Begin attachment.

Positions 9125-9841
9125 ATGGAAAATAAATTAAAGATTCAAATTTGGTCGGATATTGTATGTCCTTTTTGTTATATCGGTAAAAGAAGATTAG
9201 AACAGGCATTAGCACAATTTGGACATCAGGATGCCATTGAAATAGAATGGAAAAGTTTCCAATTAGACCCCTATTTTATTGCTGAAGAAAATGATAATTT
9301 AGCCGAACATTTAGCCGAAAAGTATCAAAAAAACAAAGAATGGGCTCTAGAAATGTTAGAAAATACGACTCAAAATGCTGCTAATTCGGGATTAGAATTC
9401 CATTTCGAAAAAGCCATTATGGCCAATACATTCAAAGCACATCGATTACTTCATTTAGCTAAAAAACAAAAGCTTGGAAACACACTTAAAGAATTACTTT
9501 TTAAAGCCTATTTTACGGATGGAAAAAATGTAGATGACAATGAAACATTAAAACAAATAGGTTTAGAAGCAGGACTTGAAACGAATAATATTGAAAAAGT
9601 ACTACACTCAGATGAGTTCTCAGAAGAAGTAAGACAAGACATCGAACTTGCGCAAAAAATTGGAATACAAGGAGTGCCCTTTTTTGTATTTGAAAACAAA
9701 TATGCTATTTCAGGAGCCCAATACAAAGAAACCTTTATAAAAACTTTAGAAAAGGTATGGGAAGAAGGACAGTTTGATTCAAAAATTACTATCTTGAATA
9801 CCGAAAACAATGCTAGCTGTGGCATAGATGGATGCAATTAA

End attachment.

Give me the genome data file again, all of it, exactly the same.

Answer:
Positions 9125-9841
9125 ATGGAAAATAAATTAAAGATTCAAATTTGGTCGGATATTGTATGTCCTTTTTGTTATATCGGTAAAAGAAGATTAG
9201 AACAGGCATTAGCACAATTTGGACATCAGGATGCCATTGAAATAGAATGGAAAAGTTTCCAATTAGACCCCTATTTTATTGCTGAAGAAAATGATAATTT
9301 AGCCGAACATTTAGCCGAAAAGTATCAAAAAAACAAAGAATGGGCTCTAGAAATGTTAGAAAATACGACTCAAAATGCTGCTAATTCGGGATTAGAATTC
9401 CATTTCGAAAAAGCCATTATGGCCAATACATTCAAAGCACATCGATTACTTCATTTAGCTAAAAAACAAAAGCTTGGAAACACACTTAAAGAATTACTTT
9501 TTAAAGCCTATTTTACGGATGGAAAAAATGTAGATGACAATGAAACATTAAAACAAATAGGTTTAGAAGCAGGACTTGAAACGAATAATATTGAAAAAGT
9601 ACTACACTCAGATGAGTTCTCAGAAGAAGTAAGACAAGACATCGAACTTGCGCAAAAAATTGGAATACAAGGAGTGCCCTTTTTTGTATTTGAAAACAAA
9701 TATGCTATTTCAGGAGCCCAATACAAAGAAACCTTTATAAAAACTTTAGAAAAGGTATGGGAAGAAGGACAGTTTGATTCAAAAATTACTATCTTGAATA
9801 CCGAAAACAATGCTAGCTGTGGCATAGATGGATGCAATTAA